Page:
What Would Giant Monsters from Movies Actually Sound Like?

Ever wonder how movie monsters get their sound? Remember the T-Rex in Jurassic Park? I mean how in the world did someone come up with that sound? Is that really what a T-Rex sounded like? To be honest, none of us will ever know because T-Rex lived over 65 million years ago, but that roar was pretty awesome right? So where did it come from? Here’s the full description from the man who created the sound himself, Gary Rydstrom:

The fearsome Tyrannosaurus Rex is one of the biggest animals in Jurassic Park, but some of its key noises came from Rydstrom’s tiny Jack Russell terrier, Buster. “The way they animated the T. rex was very doglike, especially when it grabs the Gallimimus and the lawyer and shakes them to death,” said Rydstrom. “Every day I would see my dog playing with the rope toy and doing exactly that, pretending like he’s killing his prey.” Was Buster’s Jurassic Park cameo an isolated incident? “No, I use my pets all the time,” laughed Rydstrom. “In Terminator 2, I recorded the sound of Buster eating puppy chow, and that became the crunch when the T-1000 spiked that guy’s eye socket.”

“One of the fun things in sound design is to take a sound and slow it down: It becomes much bigger,” he continued. “That was inspired by Ben Burtt, the great sound designer from the Star Wars movies and a mentor of mine: He did the Rancor beast in Return of the Jedi by slowing a chihuahua sound down. It’s one of the secrets of sound design that if you slow something down, something small, it brings out elements of the sound that you could probably never get if you recorded something big.”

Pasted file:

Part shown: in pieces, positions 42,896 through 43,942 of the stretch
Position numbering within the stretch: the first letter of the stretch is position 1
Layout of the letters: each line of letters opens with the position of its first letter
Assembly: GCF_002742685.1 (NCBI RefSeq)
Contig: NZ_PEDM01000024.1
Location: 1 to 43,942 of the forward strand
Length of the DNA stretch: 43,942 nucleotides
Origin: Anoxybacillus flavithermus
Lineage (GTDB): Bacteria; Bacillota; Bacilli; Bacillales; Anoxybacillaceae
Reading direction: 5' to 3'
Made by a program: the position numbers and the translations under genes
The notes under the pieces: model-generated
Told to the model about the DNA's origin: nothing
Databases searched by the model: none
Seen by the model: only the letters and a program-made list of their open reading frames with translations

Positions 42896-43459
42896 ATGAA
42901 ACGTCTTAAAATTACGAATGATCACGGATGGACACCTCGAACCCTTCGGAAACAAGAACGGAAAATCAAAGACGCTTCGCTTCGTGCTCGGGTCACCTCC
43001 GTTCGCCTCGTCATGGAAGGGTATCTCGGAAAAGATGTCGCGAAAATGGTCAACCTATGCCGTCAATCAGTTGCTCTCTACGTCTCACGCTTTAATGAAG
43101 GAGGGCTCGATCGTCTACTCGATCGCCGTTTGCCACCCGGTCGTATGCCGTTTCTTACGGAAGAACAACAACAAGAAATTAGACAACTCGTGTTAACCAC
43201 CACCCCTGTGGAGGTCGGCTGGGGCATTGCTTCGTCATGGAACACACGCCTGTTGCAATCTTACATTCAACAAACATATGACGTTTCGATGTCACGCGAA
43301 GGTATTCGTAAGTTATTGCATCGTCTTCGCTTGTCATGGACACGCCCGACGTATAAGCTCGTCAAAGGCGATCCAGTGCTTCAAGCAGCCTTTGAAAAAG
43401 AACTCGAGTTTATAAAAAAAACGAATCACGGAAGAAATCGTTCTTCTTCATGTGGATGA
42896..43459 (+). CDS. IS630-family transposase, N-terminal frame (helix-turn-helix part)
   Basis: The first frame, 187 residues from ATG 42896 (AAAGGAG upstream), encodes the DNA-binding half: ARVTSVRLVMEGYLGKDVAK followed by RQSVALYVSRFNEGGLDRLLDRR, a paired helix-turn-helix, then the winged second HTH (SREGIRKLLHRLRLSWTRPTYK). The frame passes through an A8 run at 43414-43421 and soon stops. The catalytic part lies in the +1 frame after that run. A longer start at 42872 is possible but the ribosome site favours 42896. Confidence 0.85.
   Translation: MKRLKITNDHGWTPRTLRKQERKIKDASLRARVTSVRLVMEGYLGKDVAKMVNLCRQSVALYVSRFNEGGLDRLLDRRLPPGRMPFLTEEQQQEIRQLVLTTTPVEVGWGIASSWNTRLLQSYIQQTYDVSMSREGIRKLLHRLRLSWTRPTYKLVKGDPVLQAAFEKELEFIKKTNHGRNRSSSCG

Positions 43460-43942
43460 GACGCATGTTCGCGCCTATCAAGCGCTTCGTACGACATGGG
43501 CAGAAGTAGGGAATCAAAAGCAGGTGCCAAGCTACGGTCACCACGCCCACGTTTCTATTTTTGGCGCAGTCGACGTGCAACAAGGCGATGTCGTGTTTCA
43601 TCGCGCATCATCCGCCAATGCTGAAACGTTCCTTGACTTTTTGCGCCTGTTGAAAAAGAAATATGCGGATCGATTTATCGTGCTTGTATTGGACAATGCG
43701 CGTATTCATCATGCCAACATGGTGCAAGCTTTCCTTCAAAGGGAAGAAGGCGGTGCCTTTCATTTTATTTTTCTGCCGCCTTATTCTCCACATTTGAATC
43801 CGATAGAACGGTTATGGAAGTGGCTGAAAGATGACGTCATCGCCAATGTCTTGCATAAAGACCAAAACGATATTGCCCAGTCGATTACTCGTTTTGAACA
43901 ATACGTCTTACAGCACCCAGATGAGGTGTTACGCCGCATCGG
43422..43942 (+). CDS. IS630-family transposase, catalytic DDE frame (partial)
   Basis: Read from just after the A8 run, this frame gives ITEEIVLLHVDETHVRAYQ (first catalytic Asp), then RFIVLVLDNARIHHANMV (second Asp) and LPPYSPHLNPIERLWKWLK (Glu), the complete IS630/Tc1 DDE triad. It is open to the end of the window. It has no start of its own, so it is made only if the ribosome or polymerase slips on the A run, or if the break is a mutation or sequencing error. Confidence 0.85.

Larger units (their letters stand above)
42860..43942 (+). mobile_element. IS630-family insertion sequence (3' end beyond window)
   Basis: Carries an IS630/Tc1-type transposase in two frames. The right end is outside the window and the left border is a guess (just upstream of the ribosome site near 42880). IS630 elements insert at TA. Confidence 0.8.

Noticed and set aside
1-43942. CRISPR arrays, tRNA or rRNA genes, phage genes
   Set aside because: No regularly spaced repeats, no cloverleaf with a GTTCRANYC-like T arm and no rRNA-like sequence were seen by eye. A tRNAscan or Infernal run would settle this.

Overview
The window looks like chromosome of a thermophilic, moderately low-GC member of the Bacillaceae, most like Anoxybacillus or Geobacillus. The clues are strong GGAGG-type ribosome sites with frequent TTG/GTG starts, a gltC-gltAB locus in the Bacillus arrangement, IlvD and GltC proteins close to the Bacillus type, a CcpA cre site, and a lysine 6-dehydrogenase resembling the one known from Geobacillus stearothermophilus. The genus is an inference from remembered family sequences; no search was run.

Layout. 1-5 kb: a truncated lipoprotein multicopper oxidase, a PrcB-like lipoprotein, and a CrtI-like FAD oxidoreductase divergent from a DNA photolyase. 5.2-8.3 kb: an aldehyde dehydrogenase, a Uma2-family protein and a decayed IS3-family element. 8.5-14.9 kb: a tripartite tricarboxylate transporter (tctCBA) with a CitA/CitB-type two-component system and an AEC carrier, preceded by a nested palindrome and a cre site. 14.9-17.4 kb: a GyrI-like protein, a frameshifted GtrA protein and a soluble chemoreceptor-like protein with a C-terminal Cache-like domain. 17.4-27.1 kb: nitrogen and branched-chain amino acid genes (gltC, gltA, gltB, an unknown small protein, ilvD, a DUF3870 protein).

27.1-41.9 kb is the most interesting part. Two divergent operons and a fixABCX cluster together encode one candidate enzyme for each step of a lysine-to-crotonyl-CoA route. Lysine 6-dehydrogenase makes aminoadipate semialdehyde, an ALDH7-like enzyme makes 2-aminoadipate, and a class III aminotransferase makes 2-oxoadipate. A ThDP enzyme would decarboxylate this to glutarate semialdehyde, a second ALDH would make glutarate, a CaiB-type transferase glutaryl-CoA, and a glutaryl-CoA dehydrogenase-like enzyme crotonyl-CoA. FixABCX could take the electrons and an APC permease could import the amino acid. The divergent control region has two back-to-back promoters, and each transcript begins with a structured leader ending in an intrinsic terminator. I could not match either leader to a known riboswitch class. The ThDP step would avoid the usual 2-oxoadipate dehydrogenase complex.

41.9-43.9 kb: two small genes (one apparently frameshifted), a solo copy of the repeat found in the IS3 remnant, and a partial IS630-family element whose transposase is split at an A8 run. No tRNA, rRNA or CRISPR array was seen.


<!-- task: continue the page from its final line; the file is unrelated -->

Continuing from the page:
As for that bone-shivering, theater-shaking T. rex roar: “The key element of the T. rex roar is not a full-grown elephant but a baby elephant,” said Rydstrom. “So once again, a small animal making a small sound slowed down a little bit has more interest to us than what a big animal might do.”

OK, now that we know this.  What do you think that movie monsters would actually sound like in real life?  Glad that you asked because below is a new video that explores that very topic.

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